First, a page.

Thailand – Tips, culture and Transport.

It didn’t occur to me until I arrived in Beijing just how different countries are even for the basics. I thought I’d write a few notes to help myth and stereotype bust. My experience to date of Thailand consist of Bangkok and Chiang Mai, so bare this in mind but here are my pearls of wisdom.

If you can hop on a Sky Train or the Metro (Train). The stations and trains are immaculate and so simple to navigate. When you buy tickets you can do so from a machine, which has a map on the screen and can display in English. I paid 20 Baht (under 50p) to travel 4 stops. You get a token which you use much the same as our tickets/oyster cards.

Sleeper trains are pretty luxurious. I travelled in the Boogie train (or in places it was misspelt and called the Bogie train), which means there’s a disco carriage – be warned it ends at 10pm and if you don’t get back to your carriage at 10ish you’ll get turned into a pumpkin… no really, you get shut out your carriage so have no where to kip! Opt for the bottom bunk if you can, they tend to be larger beds and generally much more comfy.

Taxis are a good way to get around too, but try and ask them to run the meter. Generally I found them to be fair. Try and have your destination written in Thai though as the majority don’t speak or read English.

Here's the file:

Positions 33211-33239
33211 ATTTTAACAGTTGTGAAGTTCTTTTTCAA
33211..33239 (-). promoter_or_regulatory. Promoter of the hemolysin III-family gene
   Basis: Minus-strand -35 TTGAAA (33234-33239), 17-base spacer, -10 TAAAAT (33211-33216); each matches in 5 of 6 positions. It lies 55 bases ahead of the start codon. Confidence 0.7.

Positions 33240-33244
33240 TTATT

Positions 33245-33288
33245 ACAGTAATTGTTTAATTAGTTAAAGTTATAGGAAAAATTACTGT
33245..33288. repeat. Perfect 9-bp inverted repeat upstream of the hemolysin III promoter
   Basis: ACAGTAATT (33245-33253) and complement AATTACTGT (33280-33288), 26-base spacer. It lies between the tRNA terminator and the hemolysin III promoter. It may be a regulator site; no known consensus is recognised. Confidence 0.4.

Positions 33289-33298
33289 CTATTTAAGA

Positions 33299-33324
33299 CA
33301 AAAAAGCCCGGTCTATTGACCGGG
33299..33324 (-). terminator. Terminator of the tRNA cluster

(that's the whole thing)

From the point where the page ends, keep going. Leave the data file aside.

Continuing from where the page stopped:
The toilets tend to be squat toilets but you will find western toilets dotted around. Even in parks they have lots of public toilets, all clean and well looked after. Carry loo roll at all times but never flush it, use the bin next to the loo.

Wifi can be found everywhere! Oh and it’s nearly always free. Cafes, hotels, restaurants and shops lure you in with their free wifi and it tends to be reliable.

The tipping culture tends to be around 10% but it’s not expected. I never felt pressured into tipping but when you do you are rewarded with big smiles.

There are beggars, fortune tellers etc on the streets but if you say no they don’t take too much persuading to move onto the next person. They often smile and wish you a happy day too.

I ate street food and survived!

I guess on average I paid around 250 Baht for a big meal, plus drink and often a cheeky ice-cream (at time of writing there are 44 baht to the pound).

Thai people are lovely, trustworthy, smiley and helpful. In my experience they are honest open people who wear their hearts on their sleeves and are interested to learn more about the people they meet. They’ll go out of their way to help and if you look lost (like I often do) they stop and try and assist.

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